Thursday, July 28, 2022

Is the tide turning on secrecy clauses?

Over the last couple of years there has been a disturbing trend of new legislation containing secrecy clauses, which effectively make it illegal for affected government bodies to disclose information under the Official Information Act. Some of these are re-enacting old legislation from the pre- or early-OIA era (in which case they should be re-examined from the ground up to see if there is still a justification strong enough to support violating the BORA). Some are naked secrecy grabs to make agencies less accountable. Some seem driven by an oversensitivity to concerns about confidentiality from business (an interest which is already well-protected by the OIA). And some are ostensibly about allowing agencies to publish and disclose information, while in fact having the opposite effect. The good news is that there's been some movement on the latter. In addition to select committees amending those clauses to respect the OIA, newer-legislation is now also doing this explicitly from the beginning. For example, the new Accessibility for New Zealanders Bill forbids the newly-established Accessibility Committee from publishing information it requests from other government agencies, unless (among other reasons) "the publication or disclosure is made under the Official Information Act 1982 or is otherwise required by law".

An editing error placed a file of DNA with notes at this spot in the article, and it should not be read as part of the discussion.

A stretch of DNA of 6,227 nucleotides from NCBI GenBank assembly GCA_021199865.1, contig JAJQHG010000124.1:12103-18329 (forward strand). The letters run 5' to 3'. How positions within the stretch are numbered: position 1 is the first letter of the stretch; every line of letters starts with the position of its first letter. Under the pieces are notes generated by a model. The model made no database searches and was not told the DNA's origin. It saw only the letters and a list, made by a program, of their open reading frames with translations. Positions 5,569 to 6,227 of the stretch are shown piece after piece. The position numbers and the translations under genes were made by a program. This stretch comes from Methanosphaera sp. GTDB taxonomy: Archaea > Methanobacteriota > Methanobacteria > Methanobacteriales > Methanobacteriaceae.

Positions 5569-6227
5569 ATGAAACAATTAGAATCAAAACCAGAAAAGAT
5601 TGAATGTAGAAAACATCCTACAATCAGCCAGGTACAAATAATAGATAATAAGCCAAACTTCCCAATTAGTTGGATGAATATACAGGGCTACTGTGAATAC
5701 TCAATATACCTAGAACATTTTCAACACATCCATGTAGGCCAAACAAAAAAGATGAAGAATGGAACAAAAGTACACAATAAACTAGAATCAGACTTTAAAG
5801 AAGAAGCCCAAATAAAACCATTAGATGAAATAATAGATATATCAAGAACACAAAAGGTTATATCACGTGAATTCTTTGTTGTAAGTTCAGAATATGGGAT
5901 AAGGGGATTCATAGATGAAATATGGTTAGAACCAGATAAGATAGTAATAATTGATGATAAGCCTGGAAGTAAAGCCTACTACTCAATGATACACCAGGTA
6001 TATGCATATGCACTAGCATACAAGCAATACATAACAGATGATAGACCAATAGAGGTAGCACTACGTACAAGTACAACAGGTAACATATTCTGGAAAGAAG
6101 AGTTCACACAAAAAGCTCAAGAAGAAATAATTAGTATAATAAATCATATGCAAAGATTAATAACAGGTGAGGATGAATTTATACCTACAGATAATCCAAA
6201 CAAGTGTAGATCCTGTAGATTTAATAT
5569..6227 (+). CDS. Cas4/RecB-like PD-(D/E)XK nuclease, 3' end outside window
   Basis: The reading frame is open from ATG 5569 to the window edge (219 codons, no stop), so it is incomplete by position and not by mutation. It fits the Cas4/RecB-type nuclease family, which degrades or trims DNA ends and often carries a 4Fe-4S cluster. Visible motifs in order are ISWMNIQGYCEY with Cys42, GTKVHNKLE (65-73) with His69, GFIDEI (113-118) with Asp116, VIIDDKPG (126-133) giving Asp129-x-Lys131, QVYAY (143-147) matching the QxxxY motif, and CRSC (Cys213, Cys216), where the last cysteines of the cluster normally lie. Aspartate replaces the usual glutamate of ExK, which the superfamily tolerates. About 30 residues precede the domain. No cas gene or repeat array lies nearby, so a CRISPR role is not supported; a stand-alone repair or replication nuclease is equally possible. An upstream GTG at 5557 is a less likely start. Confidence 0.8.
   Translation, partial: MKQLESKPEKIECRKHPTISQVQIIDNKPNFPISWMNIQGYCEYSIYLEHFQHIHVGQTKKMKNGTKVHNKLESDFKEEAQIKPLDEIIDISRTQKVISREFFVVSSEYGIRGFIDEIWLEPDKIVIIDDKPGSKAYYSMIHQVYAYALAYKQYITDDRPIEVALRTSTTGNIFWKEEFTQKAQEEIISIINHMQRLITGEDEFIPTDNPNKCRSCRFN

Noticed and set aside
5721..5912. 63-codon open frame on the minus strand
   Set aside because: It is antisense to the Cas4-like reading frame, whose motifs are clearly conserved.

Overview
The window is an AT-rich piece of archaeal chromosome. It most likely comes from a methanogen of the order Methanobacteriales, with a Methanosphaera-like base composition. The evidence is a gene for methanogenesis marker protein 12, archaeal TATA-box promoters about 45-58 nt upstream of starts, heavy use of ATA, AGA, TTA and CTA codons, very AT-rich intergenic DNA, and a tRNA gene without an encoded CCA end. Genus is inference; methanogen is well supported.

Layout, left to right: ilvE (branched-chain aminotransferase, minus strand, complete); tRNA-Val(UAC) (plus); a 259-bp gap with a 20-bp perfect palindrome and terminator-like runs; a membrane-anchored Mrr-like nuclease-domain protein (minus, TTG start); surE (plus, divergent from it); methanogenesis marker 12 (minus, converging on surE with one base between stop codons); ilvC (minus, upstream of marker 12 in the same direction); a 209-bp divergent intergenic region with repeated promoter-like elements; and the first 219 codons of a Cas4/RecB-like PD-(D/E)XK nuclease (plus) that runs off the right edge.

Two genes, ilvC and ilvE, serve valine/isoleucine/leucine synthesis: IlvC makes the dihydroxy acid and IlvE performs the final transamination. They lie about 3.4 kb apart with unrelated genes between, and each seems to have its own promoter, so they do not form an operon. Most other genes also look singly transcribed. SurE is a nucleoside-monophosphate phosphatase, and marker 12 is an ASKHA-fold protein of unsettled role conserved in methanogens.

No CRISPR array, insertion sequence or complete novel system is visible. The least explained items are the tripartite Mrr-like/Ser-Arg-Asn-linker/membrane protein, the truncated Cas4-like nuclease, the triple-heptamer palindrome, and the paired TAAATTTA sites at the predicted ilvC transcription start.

Its a good change to see, and hopefully it will continue. At the same time, it makes the secrecy clauses which have slipped through unamended - like this one or this one - all the more glaring. They need to be removed. In 1987 the government reviewed all extant secrecy clauses, and repealed those which could not then be justified. 35 years later, we clearly need to do it again.